Waterloo hosts inaugural Hub for Sustainability Integration conference

Waterloo president Vivek Goel and former Environment Minister Catherine McKenna
Waterloo president Vivek Goel and former Environment Minister Catherine McKenna speak at a fireside chat
Industry and academic leaders  discuss strategies for integrating sustainability into business amid a changing global climate landscape

The impact of climate change on the ever-evolving landscape of sustainability and business was explored on Thursday during the inaugural Hub for Sustainability Integration Conference.

The conference, held at the Delta Hotel in Toronto, was hosted by the  Hub for Sustainability Integration  -- a partnership between the School of Accounting and Finance and the Faculty of Environment at the University of Waterloo.   

Panel discussions explored current trends in climate, energy, and nature; navigating a disrupted economy; and how to integrate sustainability into organizations as well as the various opportunities and pitfalls that come with it.

"I am encouraged to see the cross-section of professionals, industry leaders, researchers, faculty and students represented here today," said Vivek Goel, President and Vice-Chancellor of the University of Waterloo, during remarks made to conference attendees.  

"In today’s rapidly changing world, it will take a collaborative effort to shape a financially sound and environmentally responsible future. The ultimate goal of our HUB for Sustainability Integration is to ensure sustainability is a consideration in all business decisions."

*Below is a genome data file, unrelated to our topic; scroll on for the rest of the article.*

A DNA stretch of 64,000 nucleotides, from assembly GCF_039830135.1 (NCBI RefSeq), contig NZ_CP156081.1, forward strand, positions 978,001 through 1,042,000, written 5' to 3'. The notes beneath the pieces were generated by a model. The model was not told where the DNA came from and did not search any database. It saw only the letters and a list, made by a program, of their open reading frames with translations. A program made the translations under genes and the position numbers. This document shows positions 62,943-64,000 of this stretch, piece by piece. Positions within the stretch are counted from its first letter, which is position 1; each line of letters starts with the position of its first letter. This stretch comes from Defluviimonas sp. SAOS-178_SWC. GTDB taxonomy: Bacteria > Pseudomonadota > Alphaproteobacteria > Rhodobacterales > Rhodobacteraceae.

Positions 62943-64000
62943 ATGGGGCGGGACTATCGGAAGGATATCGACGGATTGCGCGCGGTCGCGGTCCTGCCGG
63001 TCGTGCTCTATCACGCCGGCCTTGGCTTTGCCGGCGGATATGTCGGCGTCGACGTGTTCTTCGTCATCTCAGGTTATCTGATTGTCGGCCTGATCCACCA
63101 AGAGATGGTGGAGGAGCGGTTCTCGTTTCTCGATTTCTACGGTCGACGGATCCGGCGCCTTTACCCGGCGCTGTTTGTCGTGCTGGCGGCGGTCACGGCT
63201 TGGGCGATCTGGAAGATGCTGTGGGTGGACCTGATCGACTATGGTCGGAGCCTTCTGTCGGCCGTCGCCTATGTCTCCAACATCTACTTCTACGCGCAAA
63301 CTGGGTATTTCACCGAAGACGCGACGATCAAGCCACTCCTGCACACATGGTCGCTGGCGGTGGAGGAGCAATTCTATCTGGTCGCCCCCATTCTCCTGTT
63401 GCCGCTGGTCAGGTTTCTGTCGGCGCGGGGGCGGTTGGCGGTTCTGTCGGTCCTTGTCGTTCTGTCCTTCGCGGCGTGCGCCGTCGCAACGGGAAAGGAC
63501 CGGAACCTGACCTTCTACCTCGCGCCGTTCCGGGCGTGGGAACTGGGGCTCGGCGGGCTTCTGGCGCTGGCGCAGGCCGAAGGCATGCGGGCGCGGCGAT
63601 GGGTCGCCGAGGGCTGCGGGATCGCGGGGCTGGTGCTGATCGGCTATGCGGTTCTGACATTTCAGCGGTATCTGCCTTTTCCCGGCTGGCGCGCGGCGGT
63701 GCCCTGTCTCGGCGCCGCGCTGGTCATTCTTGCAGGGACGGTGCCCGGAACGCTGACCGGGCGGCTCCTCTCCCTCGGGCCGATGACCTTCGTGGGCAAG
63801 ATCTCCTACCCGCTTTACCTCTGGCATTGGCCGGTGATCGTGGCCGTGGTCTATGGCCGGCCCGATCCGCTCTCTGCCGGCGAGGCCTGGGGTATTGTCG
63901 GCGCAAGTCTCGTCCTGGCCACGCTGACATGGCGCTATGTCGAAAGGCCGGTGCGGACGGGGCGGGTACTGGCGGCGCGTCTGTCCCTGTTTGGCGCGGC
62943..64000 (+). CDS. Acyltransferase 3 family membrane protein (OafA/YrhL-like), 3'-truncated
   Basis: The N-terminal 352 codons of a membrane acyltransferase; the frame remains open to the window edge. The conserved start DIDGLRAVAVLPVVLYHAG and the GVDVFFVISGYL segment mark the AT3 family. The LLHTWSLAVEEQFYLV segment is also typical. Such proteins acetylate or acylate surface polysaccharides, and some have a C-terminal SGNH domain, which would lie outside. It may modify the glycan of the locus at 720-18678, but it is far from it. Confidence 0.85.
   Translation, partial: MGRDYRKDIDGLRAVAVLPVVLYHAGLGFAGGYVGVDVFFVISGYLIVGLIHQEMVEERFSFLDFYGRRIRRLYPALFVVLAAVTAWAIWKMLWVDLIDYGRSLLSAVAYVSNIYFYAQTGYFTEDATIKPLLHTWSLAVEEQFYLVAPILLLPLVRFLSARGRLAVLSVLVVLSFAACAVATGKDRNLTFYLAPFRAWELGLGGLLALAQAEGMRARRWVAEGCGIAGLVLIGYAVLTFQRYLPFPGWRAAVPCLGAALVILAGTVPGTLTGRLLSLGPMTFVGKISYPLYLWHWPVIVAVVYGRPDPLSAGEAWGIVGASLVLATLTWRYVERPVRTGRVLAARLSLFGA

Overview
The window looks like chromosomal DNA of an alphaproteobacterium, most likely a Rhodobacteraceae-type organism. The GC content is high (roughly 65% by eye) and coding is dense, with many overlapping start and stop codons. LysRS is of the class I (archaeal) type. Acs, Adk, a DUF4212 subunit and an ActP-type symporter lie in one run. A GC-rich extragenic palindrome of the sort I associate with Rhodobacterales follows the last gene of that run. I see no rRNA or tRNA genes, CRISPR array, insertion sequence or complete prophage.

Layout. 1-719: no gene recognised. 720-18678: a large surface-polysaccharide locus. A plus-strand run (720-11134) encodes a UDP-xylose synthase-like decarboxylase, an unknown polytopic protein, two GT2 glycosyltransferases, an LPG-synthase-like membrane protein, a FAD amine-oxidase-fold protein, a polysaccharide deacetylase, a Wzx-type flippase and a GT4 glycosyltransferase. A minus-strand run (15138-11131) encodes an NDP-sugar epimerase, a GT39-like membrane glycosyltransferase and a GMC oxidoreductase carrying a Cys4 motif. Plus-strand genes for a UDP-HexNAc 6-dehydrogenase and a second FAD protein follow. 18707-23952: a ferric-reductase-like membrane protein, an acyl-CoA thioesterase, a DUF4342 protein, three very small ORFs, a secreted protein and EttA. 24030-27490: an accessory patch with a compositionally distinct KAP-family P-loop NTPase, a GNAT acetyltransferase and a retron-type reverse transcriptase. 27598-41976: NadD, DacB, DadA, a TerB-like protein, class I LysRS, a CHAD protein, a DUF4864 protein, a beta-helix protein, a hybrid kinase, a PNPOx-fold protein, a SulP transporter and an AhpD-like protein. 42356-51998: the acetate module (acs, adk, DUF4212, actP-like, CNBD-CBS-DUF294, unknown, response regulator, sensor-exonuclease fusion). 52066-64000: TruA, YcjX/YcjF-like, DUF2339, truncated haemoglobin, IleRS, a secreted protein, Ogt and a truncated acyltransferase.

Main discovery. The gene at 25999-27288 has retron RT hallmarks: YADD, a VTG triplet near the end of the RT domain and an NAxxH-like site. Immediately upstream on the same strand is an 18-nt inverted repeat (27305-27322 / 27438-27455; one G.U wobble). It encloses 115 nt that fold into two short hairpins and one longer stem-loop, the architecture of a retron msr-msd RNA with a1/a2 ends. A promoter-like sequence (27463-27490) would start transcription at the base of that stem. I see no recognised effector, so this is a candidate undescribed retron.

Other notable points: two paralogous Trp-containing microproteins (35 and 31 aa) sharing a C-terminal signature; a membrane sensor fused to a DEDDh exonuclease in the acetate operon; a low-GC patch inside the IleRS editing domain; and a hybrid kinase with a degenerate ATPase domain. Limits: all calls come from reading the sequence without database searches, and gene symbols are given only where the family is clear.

Catherine McKenna, former Environment Minister, was the conference’s keynote speaker and highlighted why carbon pricing is a smart economic decision policymakers and businesses need to adopt.

"I am a Canadian who cares about doing right by the environment, doing right by the economy, and doing right by people including affordability," McKenna said during her keynote address. "We’re actually doing things that are the most affordable way to do things to create incentives for people to reduce emissions, and where they have more money in their pockets."

McKenna also discussed the efforts being made around the world to step up efforts to reduce the use of fossil fuels as part of a global plan adopted by the Paris Agreement to lower emissions by 45 per cent by 2030 and reach net zero by 2050. However, there remains a lack of adequate investment in clean energy despite demanding subsidies and charging higher prices for fossil fuels.

"We’re all’in a coalition of states, cities, regions, financial institutions and corporates. So, the world is moving on and national governments are playing a significant role, especially in fossil fuels. We are making very good progress and no one can stop progress because the economic case is clear and the environmental case is clear," McKenna said.

Barbara Zvan, president of the University Pension Plan, spoke during a morning keynote session and highlighted the need to integrate sustainability into business strategy and operations amid record-breaking heat waves and severe weather events in Canada. She also noted that none of the Canadian companies on the pension fund’s watchlist disclosed their plans to align their capital deployment to help reduce global greenhouse emissions to keep global warming to no more than 1.5 degrees Celsius.  

"Our overarching goal is to leverage the power of the collective voice to promote the just transition to net zero economy, meaning a transition that does not leave workers, communities and equity deserving groups like Indigenous people behind," Zvan said.

Blair Feltmate, head of the Intact Centre on Climate Adaptation at the University of Waterloo, also spoke during the conference, noting that financial costs associated with climate change show that insurable claims due to catastrophic loss have exceeded $1 billion annually for 14 out of the last 15 years, the majority of which is from residential basement flooding. That’s impacted the housing market in areas like Quebec and Atlantic Canada as some insurers won’t offer mortgages to areas that they deem the flood risk too high, he said.

"We’ve been asleep at the switch to some degree because we haven’t been preparing for these floods that are getting more challenging over time," Feltmate said.
David George-Cosh